Theorem 12 Let (X,d,\u2aaf) be a complete partially ordered metric space and let T be a nondecreasing selfmapping defined on X. Suppose that a selfmapping T on X satisfies the condition
for any points x,y\in X with x\u2aafy, and for some \alpha ,\beta \in [0,1) with \alpha +\beta <1 and L\ge 0. Suppose there exists {x}_{0}\in X with {x}_{0}\u2aafT{x}_{0}. Then T has a fixed point.
Proof Define sequences {x}_{n} as in Theorem 2. If {x}_{{n}_{0}}={x}_{{n}_{0}+1} for some {n}_{0}\in \mathbb{N} then T has a fixed point. In particular, {x}_{{n}_{0}} is a fixed point of T. Therefore, we assume that
Due to (7), we have
which implies that
Recursively, we obtain that
As in Theorem 2, we prove that \{{x}_{n}\} is a Cauchy sequence. Indeed, by the triangle inequality, we have for m\ge n,
where k=\frac{\beta}{1\alpha}<1. Letting n\to \mathrm{\infty}, then the righthand side of the inequality (9) tends to 0. Thus, the sequence \{{x}_{n}\} is Cauchy.
Since X is complete, there exists a z\in X such that
Consider (7)
Letting n\to \mathrm{\infty} in (11), we get
which is possible only if d(Tz,z)=0. Thus, Tz=z.
Now, we show that z is the unique fixed point of T. Assume, on the contrary, that the operator T has another fixed point u\ne z. Keeping (7) in mind, we obtain that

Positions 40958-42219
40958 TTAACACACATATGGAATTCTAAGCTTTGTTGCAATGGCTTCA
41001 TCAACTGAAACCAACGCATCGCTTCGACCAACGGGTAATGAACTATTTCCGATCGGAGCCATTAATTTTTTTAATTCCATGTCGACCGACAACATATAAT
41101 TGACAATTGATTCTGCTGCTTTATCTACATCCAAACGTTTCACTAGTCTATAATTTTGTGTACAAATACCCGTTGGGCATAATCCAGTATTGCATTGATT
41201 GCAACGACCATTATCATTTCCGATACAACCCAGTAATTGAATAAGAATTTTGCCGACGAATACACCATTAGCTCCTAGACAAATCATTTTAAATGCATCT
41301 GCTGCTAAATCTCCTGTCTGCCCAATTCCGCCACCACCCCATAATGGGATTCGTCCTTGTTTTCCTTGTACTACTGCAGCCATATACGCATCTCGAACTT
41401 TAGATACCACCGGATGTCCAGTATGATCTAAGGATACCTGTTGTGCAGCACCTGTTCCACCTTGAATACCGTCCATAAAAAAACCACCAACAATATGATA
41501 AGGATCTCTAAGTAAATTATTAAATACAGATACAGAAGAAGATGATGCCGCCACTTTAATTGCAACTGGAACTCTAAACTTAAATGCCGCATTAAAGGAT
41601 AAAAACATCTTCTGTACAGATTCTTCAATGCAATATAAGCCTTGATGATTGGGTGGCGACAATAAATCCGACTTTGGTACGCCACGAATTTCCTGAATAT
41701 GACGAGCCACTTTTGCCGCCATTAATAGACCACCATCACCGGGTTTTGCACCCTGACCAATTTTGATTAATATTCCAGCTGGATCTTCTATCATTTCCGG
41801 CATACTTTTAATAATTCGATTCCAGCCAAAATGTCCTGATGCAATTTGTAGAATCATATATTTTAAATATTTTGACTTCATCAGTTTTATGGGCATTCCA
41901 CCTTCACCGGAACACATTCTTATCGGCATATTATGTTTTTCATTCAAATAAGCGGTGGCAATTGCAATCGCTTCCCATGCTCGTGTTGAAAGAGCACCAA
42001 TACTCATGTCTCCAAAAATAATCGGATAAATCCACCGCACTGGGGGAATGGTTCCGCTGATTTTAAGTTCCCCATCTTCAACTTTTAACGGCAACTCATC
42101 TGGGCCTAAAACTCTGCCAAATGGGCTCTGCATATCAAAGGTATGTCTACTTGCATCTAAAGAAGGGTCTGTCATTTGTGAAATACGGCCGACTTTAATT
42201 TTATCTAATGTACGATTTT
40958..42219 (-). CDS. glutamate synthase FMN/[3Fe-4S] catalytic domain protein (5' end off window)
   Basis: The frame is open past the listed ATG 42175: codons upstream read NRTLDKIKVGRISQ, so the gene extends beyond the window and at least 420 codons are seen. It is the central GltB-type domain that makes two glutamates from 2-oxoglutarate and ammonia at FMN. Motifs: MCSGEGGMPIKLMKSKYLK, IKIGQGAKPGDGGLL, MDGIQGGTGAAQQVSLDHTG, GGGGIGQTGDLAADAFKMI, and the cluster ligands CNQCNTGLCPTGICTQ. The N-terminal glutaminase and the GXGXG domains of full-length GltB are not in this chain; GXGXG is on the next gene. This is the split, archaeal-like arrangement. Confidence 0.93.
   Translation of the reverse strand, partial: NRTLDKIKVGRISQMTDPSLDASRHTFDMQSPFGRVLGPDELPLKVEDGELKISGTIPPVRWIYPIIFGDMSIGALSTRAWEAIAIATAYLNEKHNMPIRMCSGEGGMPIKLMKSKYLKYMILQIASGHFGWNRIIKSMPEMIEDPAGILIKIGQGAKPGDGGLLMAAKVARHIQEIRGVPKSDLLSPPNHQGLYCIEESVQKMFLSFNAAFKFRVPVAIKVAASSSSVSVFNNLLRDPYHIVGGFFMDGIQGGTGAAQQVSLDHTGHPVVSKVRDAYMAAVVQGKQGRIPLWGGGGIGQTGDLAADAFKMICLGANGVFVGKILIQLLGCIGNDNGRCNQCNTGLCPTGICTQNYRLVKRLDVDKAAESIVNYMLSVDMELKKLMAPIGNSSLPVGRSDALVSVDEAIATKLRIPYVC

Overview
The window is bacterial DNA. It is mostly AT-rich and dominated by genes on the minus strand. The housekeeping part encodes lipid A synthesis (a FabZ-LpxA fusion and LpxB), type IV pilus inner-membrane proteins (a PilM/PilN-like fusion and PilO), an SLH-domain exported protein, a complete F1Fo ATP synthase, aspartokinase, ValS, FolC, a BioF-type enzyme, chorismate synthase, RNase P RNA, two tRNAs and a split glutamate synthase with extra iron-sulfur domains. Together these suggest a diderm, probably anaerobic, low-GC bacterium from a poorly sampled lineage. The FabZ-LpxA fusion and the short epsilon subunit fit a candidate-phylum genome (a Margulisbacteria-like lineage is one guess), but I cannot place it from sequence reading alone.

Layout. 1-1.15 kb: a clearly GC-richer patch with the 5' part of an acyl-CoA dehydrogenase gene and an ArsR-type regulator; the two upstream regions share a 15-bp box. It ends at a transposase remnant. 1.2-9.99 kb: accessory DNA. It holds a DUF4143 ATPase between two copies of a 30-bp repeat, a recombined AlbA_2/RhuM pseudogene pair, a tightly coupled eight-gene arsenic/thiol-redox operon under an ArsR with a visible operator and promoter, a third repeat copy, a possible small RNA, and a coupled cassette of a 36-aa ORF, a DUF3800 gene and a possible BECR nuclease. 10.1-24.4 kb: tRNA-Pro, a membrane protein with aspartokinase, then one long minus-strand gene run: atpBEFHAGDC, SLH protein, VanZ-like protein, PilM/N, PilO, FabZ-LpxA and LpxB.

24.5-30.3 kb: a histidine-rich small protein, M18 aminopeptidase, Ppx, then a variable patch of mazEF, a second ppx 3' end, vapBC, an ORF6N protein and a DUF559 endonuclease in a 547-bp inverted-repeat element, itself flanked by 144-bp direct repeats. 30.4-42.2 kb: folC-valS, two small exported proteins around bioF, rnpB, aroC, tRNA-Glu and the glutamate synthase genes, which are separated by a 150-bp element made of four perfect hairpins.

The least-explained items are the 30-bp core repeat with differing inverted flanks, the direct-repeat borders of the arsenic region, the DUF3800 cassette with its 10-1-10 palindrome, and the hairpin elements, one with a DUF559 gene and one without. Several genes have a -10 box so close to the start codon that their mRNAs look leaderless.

a contradiction. Hence z is a unique fixed point of T in X. □
Corollary 13 Let (X,d,\u2aaf) be a complete partially ordered metric space and let T be a nondecreasing selfmapping defined on X. Suppose that a selfmapping T on X satisfies the condition
for any points x,y\in X with x\u2aafy, and for some \alpha ,\beta \in [0,1) with \alpha +\beta <1. Then T has a fixed point.
Proof Set L=0 in Theorem 12. □
Example 14 Let X=[0,1], d:X\times X\to {\mathbb{R}}_{+} be defined by
Then (X,d) is a complete metric space. Let T:X\to X be defined by
Also, x\u2aafy iff x\le y. Suppose that \beta =\frac{1}{3} and \alpha \in [0,1) such that \alpha +\beta <1. Clearly, T is an injective, continuous and sequentially convergent mapping on X. We shall prove that conditions of Corollary 8 hold and T has a fixed point.
Proof For the proof of this example, we have the following cases.
Let x,y\in [0,1]. Then
That is,
Hence, conditions of Corollary 8 hold and T has a fixed point (here x=0 is a fixed point of T). □
3 Further results
Theorem 15 Let (X,d,\u2aaf) be a complete partially ordered metric space and let T be a nondecreasing, continuous selfmapping defined on X. Suppose that a selfmapping T satisfies the following condition:
for all x,y\in X with y\u2aafx, where A=d(y,Tx)+d(x,Ty) and λ, μ are nonnegative reals such that \lambda +\mu <1. If there exists {x}_{0}\in X with {x}_{0}\u2aafT{x}_{0}, then T has a fixed point.
Proof By assumption, there exists {x}_{0}\in X with {x}_{0}\u2aafT{x}_{0}. If {x}_{0}=T{x}_{0}, then the proof is finished. So, we suppose that {x}_{0}\prec T{x}_{0}. Since T is a nondecreasing mapping, we get
by iteration. Put {x}_{n+1}=T{x}_{n}. If there exists {n}_{0}\in N such that {x}_{{n}_{0}}={x}_{{n}_{0}+1}, then from {x}_{{n}_{0}}={x}_{{n}_{0}+1}=T{x}_{{n}_{0}}, we get {x}_{{n}_{0}} is a fixed point, and the proof is finished. Suppose that {x}_{n}\ne {x}_{n+1} for n\in N. Since the points {x}_{n} and {x}_{n1} are comparable for all n\in N due to (14), we have the following two cases.
Case 1. If A=d({x}_{n1},T{x}_{n})+d({x}_{n},T{x}_{n1})\ne 0, then using the contractive condition (13), we get
Hence, we derive that
where h=(\lambda +\mu )<1. Moreover, by the triangular inequality, we have, for m\ge n,